Guest Article by Frederick Lippens: Riding on Cobblestones

Frederick Lippens spends a good mile of his commute rolling over cobblestones. While most of us don’t have commuting routes that rough, there are some good tips to share, so Frederick offered to write an article about his experiences. I’ll add some of my observations at the end, since just under a mile of my own commute (including the street right in front of my house) is on 1920s-era cobblestones.


On my daily commute in Antwerp, Belgium I have about one mile of cobblestones, which is not disturbing because it’s quite short and more of a welcome variation. Some people think they are remains of Roman roads; well, most are not, although a few of them still exist and are even still in use. But believe me: you don’t want to try those; just take a close look at Via Domitia, a preserved stretch in Narbonne (South of France):

via domitia

But it is true that quite a few of these roads still follow the original itinerary; they just put a new layer over it — why bother building a completely new road?

Enough history, let’s get down to business.
What do you do when it’s a longer stretch…what’s the best way to tackle a road like this?
Is there a secret recipe telling you how you should do it? Some just fly over them while others have to visit the dentist for new dentures after a stretch of these cobblestones.
There are different ways to approach this problem:
– weight plays a role; heavy bikers have less problems because they are more steady
– contrary to what most may think, you must remain seated, stay on your saddle — that way you have more control
– if it’s really a long distance you might consider deflating your tires a bit (more comfy that way)
– a curved fork is better than a stiff straight-bladed fork as is a frame that is less stiff (so people with bent forks and wobbly frames have an advantage)
– riding faster is better because it ‘flattens’ the road surface, you ‘float’ from bump to bump
– of course do not try the ‘ride faster method’ when it is wet, because cobblestones are very slippery
– always make sure you wear a helmet

more cobbles

The fact that these cobblestones are so slippery when wet is something I learned the hard way when I was young, but there is one big advantage when you fall on a surface like this. You don’t get any abrasive wounds as you would get on tarmac or even worse on gravel.

If you don’t know where you kidneys are located, believe me, you will be able to pinpoint them exactly when you have tried a nice stretch of cobblestones.

Still they have a certain charm; think Tour de France, Paris-Roubaix, … … aaah, la douce France.

When cobblestones are wet, they are tremendously slippery. The rough surface and all those nooks and crannies trap water, grit and oils right at the surface, and in some cases the road will become almost as slick as ice. I’ve seen many a cyclist go down on the cobblestones in Tampa…the tiniest bit of moisture is enough to cause concern. Riding steadily at a moderate pace seems to be the trick — no sudden accelerations or braking, no hard steering efforts…sort of like driving on snow or ice (I know what you’re thinking: “what does a Florida resident know about driving in snow?”). Lowering your tire pressure is good for a little extra contact patch, as is swapping out skinnier road tires for something a little meatier (28mm or 32mm tires are nice).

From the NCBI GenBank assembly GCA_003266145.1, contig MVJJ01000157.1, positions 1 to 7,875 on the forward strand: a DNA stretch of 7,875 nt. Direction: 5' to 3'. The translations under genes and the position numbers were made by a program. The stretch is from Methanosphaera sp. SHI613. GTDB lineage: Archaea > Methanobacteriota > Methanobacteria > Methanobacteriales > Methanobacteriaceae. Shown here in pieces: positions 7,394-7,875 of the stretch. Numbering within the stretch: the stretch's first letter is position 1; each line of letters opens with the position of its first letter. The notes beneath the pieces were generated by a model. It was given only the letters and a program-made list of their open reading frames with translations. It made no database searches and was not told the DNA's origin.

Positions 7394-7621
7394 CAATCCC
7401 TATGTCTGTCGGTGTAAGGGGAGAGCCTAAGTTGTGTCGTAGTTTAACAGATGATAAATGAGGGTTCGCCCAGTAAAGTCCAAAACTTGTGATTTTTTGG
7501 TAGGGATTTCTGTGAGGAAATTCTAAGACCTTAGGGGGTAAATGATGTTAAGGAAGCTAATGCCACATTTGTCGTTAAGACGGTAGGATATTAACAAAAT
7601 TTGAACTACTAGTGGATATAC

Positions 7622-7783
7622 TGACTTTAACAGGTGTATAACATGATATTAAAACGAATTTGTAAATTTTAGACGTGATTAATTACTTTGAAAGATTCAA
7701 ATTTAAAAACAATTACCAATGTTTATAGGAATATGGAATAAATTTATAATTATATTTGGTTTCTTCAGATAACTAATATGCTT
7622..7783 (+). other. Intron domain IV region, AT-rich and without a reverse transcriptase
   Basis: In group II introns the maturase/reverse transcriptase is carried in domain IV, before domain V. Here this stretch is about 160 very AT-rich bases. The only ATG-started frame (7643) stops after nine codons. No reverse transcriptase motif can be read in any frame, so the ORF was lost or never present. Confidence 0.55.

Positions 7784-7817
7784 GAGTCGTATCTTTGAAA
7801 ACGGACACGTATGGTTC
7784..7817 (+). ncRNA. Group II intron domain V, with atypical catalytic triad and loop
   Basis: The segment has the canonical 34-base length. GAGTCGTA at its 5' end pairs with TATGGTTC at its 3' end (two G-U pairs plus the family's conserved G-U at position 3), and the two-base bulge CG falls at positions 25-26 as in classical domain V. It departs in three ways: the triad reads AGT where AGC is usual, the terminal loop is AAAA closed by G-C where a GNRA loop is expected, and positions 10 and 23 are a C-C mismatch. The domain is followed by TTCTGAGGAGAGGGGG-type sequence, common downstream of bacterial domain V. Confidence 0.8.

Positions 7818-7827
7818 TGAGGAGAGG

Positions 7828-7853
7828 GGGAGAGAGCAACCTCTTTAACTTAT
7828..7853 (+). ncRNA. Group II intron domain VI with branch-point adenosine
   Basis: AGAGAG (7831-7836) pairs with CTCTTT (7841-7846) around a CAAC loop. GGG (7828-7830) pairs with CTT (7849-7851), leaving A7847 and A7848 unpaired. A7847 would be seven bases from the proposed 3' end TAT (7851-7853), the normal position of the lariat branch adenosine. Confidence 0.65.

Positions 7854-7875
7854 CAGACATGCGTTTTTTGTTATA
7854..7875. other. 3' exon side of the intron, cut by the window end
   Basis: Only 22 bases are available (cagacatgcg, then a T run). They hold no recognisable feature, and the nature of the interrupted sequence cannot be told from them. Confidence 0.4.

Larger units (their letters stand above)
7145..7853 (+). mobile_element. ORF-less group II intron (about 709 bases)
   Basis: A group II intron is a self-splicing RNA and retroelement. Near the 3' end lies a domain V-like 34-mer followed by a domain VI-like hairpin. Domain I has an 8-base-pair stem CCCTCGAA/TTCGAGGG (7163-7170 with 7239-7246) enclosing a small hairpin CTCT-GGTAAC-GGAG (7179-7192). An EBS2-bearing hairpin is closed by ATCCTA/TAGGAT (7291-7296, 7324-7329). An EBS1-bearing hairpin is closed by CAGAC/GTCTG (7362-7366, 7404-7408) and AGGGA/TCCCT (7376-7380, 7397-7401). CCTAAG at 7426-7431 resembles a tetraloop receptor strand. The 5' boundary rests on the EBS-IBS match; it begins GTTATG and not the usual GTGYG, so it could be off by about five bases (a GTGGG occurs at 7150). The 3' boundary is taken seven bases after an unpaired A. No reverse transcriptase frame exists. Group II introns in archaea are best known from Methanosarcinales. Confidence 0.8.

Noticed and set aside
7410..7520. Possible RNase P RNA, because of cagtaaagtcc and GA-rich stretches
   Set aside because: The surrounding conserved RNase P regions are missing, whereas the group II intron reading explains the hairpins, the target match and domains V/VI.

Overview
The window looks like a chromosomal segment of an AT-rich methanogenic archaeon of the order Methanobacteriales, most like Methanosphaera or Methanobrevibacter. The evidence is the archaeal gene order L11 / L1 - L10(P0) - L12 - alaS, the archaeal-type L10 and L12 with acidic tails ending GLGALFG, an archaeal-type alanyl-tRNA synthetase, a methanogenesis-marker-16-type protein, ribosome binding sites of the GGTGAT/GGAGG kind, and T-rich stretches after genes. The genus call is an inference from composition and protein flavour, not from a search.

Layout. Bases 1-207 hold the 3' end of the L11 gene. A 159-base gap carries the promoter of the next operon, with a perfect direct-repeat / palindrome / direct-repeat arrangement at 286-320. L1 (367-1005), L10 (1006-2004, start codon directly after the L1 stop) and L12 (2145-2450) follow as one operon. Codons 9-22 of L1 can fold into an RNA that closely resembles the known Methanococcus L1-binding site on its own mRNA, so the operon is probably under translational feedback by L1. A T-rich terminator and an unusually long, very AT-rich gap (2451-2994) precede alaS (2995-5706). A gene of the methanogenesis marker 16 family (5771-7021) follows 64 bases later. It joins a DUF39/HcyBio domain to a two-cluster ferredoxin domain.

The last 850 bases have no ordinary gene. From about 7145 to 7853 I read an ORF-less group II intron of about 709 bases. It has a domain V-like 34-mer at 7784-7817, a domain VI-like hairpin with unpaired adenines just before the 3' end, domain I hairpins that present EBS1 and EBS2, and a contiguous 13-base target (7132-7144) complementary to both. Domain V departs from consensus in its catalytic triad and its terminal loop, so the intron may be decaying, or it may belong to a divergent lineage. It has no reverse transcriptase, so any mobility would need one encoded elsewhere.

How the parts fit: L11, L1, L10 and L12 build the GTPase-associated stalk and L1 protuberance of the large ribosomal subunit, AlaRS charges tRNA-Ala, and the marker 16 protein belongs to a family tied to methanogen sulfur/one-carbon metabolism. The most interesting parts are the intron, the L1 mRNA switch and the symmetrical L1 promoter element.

These techniques apply for any rough road surface — whether it is old, cracked asphalt or “chip and seal”. My favorite “tip”, though, is to use your imagination: I like to pretend I’m in the Paris-Roubaix on the stretches of cobbles. Taking your mind off the incessant rattling is a good thing!

even more cobbles


  1. Iron Man

    Or do like Bobke and head for the ditch. 🙂

  2. Ghost Rider

    That would be cheating! Take your bumps like a man, I say.

  3. Val

    The fatter your tires are, the better off you will be in these conditions. Balloon bikes rule!

  4. Raiyn

    @ Jack
    This is rather nitpicky, but Tampa doesn’t have cobblestones. They have brick, most commonly made by Augusta Block. The technique is the same, but the material isn’t.

  5. Ghost Rider

    You’re right, it IS nitpicky! Sounds like a traffic engineer talking 😉

    In the U.S., such brick streets are commonly referred to as “cobblestone” even though it is a different material. Cobblestones are typically granite blocks…and in Tampa there is a little bit of that, but primarily red brick and some weird blocks that look for all the world like they’re made of compressed asphalt and pea gravel (such as the street I live on).

  6. Frederick

    In Brussels they changed a lot of cobblestone street to tarmac because these cobblestones (more than a handful of granite each) were often used in protests as projectiles. You DO NOT want to get hit by one of these, riot helmet or not.
    Roman roads still cross Europe nowadays and in some case have been transformed to bicycle paths.
    Anyway cobblestones can be a pain, it just depends on how you approach them.
    Just use, like Jack put it, use your imagination!

  7. Raiyn

    @ Ghost
    “Real” cobblestones? Whereabouts in Tampa? I’m not really doubting you, but it must be a really small section on the spendy side of town, ’cause I don’t remember seeing them when I lived on that side of the bridge. Augusta Blocks a plenty, but no imported granite.

  8. Raiyn

    @ Ghost
    It’s only nitpicky because I watch Paris-Roubaix and Flanders every year. 🙂

  9. Pingback: Cobblestones? Yes « In The Spin

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